ZILLENNIALS – Gen Z – are an enigmatic generation many are yet to understand. Born between the mid-90s and early 2000s, zillennials are digital natives who always looked to Google to answer their questions. Some zillennials are as old as Google. Toastmaster, Khalifa Baisden, 18, is a zillennial.
She recently placed second to Jamaica at the Toastmaster’s regional speech competition in Bonaire, Netherlands Antilles with her topic: From baby boomers to millennials to snowflakes – evolution, revolution or madness? Toastmasters is a non-profit, international educational organisation that teaches public speaking and leadership skills through a worldwide network of more than 16,000 clubs. They have 357,000 members in 143 countries. Toastmasters is a non-profit, international educational organisation that teaches public speaking and leadership skills through a worldwide network of more than 16,000 clubs. They have 357,000 members in 143 countries.
One of the youngest Toastmasters in the country, Baisden joined the organisation six months ago. Other Toastmaster members in Baisden’s group are in the age range 30s to 50s – from millennials to baby boomers.
Her speech was a comparison of the three generations, and how each could work to make the world a better place.
"I wanted to show all the strengths and deficiencies of each generation and tried to bring that unity between generations, and if we could combine our strengths we could overcome our deficiencies. I realised that the older generation, they have a proclivity of criticising the new generation, instantly forgetting what they used to be like and their past. I thought I should remind them as well," she said.
In her speech, Baisden said zillennials have been called snowflakes as criticism of what is perceived to be a delicate temperament. Simultaneously, they have been criticised by boomers for trying to enact change. Zillennials, she said, have been open about their experiences with mental health, and as a result, institutions such as universities have changed their policies on how they speak to people. Baisden declared she is a snowflake, but possesses none of the negative characteristics people accuse her generation of having.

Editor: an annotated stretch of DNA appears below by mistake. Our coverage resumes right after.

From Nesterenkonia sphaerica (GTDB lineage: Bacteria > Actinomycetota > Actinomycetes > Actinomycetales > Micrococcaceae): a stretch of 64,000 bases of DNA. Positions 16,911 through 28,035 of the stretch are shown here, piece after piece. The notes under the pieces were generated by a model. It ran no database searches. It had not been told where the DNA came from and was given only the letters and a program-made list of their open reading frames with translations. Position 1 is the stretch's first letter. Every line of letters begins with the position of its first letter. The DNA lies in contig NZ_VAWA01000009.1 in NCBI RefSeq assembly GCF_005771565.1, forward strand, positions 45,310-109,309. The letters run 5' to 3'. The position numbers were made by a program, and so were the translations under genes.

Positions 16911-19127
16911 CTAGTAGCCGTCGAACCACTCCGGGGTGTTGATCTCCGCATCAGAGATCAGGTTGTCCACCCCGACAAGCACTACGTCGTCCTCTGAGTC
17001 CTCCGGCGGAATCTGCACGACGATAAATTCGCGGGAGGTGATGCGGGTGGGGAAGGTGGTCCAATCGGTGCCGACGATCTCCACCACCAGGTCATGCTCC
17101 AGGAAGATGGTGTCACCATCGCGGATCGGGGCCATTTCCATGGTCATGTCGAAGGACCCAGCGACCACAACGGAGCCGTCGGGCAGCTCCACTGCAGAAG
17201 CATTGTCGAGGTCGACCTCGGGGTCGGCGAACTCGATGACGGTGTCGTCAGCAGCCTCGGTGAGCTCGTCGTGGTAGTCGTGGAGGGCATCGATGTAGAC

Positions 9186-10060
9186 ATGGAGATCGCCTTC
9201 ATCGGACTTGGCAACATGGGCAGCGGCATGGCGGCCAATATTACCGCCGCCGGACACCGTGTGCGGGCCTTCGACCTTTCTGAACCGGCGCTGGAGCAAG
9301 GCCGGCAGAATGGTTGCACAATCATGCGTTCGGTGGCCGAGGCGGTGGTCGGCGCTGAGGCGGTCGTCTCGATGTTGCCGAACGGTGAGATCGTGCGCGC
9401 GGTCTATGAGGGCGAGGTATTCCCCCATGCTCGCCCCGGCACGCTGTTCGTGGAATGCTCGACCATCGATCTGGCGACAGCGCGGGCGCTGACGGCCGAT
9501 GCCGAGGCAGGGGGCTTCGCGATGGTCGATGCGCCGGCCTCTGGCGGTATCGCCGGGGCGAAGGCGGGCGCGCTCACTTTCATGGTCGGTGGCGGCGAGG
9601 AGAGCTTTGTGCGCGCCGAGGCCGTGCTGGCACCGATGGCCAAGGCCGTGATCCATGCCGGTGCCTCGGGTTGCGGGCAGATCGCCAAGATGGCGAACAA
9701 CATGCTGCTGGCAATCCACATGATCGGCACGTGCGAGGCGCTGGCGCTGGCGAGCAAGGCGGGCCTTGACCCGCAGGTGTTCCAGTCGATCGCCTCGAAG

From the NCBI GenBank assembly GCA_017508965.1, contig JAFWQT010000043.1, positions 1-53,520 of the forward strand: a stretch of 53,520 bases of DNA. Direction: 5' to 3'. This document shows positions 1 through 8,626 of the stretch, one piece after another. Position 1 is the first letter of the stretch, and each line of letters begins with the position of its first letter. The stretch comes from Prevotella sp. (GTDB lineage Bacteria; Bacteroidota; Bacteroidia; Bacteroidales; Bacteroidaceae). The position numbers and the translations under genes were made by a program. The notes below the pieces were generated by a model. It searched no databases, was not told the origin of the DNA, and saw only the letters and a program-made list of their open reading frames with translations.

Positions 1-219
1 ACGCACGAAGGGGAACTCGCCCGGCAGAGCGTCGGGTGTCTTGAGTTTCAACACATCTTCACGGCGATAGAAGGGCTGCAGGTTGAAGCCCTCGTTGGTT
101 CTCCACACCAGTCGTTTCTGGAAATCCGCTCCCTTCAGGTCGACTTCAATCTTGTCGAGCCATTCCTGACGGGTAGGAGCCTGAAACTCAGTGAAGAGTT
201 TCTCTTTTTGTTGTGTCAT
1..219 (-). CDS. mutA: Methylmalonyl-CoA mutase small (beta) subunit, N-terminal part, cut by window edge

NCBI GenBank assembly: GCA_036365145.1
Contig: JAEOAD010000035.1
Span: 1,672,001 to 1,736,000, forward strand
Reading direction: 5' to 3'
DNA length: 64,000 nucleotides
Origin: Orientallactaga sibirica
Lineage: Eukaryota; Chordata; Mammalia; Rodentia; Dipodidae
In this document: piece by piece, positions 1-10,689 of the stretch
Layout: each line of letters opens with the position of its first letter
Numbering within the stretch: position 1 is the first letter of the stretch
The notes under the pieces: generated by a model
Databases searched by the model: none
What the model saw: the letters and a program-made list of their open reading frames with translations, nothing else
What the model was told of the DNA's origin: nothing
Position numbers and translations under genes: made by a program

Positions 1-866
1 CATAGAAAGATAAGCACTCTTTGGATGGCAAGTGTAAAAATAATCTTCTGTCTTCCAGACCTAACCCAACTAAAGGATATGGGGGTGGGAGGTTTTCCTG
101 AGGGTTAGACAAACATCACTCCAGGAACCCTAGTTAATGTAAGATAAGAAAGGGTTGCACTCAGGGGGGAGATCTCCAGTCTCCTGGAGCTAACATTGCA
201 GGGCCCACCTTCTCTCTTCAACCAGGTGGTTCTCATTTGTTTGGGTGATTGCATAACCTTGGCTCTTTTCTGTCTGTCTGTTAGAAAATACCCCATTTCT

She describes boomers as rebellious revolutionaries who, in their younger years, worked to change oppressive system and fight against the status quo. The baby boomers were also mocked by their parents who described them as pot-smoking hippies. Yet, boomers are the same people who work adamantly to maintain how things are now in spite of a technological revolution.In the middle of the two generations are the millennials, people she described as confident, tech-savvy, entitled, ethnically diverse, narcissistic and tolerant. Baisden told the Toastmaster audience she does not want to join in the intergenerational blame game. Each generation has its own strengths and weaknesses that could bring about revolutions, evolution or madness.
Newsday asked Baisden how she felt about the condemnation baby boomers often hurl at the younger generations. "It's hypocritical for them to criticise us for the same things that they used to do. I talked about the baby boomers and that period of rebellion, the peace and love, the hippy movement, they rebelled against the system and now they are the system looking down on the other generations who are against that system."
She's read commentary from older people on social media and thinks the rapid advancements in technology caused a fundamental misunderstanding between generations, as the younger ones choose to communicate and learn differently than the older generations.